Tuesday, November 20, 2012

What's in a Name: Lucy

I write a lot about baby names, and yet I've been remiss in explaining how we chose the name for our youngest — something I did more promptly with our two previous kids (here and here).

The first Lucy.

When you have three children, the third name is the one that unifies the "sib set," so you want something that makes it seem like you weren't just picking names out of a hat.

I feel like Lucy, Alice and Elliot inhabit the same aesthetic universe, even if there are subtle differences. Lucy and Alice are true century names, meaning they peaked in popularity more than 100 years ago.That's not the case with Elliot. While there are a lot of old/dead people named Elliot (composer Elliott Carter just passed away at 103), its use is actually at a record high now.




All three names are significantly more common in the U.K. than the U.S., and each has a prominent syllable beginning with L. Lucy also seems like the perfect name for the youngest daughter in a brood, but maybe I suffered from Narnia imprinting as a child. One more unifying factor: All our children have a total of seven syllables in their names (including middle and last).

But as my wife frequently points out, no one is going to care about the "sib set" later in life. As an adult, I rarely introduce myself to people and then promptly tell them my brothers' names (to demonstrate how well we all match).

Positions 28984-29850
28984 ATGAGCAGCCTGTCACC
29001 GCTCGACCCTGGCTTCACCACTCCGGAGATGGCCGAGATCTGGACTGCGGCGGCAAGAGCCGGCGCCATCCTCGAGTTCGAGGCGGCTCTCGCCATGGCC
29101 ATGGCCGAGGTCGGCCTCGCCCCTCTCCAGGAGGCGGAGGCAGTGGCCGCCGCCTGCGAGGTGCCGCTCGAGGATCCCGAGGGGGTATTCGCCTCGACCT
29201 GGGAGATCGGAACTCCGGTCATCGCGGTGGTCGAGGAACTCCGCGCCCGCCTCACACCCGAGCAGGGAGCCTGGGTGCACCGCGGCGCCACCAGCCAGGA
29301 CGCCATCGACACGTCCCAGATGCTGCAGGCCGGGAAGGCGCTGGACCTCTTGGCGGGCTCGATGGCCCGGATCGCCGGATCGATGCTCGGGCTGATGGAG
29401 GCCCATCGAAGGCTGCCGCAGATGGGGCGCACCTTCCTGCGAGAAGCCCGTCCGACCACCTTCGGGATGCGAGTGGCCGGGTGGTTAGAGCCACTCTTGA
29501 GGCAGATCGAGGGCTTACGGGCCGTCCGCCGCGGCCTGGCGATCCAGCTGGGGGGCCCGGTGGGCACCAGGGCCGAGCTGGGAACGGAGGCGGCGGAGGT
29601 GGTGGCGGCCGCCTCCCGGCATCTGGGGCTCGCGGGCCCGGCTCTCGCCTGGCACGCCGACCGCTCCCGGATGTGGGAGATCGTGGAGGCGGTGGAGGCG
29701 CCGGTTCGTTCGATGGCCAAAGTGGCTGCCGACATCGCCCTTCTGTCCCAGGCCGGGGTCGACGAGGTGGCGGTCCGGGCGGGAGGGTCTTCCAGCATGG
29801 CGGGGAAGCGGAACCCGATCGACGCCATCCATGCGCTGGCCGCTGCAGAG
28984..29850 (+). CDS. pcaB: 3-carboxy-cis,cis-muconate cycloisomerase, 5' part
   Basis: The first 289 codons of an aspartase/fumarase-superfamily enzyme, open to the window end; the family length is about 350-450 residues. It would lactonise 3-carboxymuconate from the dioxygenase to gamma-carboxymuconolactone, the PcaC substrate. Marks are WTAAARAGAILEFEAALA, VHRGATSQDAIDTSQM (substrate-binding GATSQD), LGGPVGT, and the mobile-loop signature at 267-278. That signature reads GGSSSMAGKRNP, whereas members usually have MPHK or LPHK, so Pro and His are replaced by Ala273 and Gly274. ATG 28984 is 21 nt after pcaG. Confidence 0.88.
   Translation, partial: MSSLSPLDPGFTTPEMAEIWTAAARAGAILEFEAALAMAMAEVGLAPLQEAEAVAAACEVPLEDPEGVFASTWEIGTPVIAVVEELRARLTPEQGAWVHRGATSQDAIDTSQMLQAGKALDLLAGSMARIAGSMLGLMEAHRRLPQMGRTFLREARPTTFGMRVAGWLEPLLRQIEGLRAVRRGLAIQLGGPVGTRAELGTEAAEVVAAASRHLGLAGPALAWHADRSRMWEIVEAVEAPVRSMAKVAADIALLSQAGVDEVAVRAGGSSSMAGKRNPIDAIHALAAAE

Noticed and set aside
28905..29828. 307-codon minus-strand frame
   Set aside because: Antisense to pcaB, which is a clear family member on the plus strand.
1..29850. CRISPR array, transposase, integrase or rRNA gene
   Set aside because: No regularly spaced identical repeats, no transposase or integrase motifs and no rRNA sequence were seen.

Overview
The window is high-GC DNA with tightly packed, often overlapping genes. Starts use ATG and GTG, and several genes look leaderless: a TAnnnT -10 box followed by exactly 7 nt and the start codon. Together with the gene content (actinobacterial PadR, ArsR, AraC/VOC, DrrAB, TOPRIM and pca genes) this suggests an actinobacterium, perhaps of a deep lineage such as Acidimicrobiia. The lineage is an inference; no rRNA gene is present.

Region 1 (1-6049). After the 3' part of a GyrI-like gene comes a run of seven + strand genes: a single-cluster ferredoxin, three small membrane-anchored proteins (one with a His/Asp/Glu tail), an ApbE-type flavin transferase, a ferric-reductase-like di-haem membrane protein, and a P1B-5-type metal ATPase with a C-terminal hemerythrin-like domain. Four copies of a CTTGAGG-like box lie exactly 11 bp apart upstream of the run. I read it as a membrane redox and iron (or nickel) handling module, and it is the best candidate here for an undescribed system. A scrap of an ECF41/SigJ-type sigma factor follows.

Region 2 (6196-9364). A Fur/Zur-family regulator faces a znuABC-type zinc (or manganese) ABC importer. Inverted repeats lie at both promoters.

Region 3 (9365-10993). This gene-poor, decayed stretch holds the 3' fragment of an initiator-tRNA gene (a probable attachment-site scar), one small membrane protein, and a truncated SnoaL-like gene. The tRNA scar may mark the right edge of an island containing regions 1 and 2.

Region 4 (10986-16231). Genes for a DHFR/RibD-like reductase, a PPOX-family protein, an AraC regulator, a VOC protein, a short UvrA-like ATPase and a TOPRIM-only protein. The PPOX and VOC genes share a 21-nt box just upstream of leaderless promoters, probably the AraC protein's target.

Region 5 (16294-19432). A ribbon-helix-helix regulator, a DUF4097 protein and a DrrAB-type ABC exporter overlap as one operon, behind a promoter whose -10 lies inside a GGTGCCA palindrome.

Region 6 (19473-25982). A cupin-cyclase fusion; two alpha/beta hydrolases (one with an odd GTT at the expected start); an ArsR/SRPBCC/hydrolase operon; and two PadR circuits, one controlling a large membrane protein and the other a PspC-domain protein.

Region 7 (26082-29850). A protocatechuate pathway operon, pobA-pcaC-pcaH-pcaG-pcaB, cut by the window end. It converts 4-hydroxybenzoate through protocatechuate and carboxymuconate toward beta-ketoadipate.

Lucy has to be able to stand alone. One challenge is it sounds to some people like a nickname. Ironically, Lucy is the original name (Lucy of Bolingbroke was tearing up the English countryside in the 1000s) — it's the longer variants such as Lucille and Lucinda that are actually the diminutives. But I've discussed before how Americans prefer to class up names by using long-form versions.

No one would ever consider Mary a nickname, and Lucy should be regarded the same way. Still, we've had concerns that the name might hamper our Lucy if she wanted to be a senator or Supreme Court justice. They have names like Sandra, Ruth, Sonia and Elena.


But who knows what the public's perception of Lucy will be in 50 years? I do know there are suddenly quite a lot of them under the age of 5. (There are two at Elliot's preschool alone, and I seem to discover more baby Lucys every day.)

I think the name has become an overflow choice for parents afraid "Lily" has gotten too popular. According to the Nameberry site, all the double-L girls' names (Lily, Lila, Lola, Leila, Layla, Lillian) have "jumped the shark": "We suspect that tongues are getting tired of reaching up for all those L’s and that the trend has passed its tipping point."

I'm not sure I agree with that (I love Lily and Lila), but Lucy has a certain freshness to my ear.

Like Alice, it's a name that's deeply embedded in popular culture — with lots of good and bad associations — and now it's ready to redefine itself for a new generation.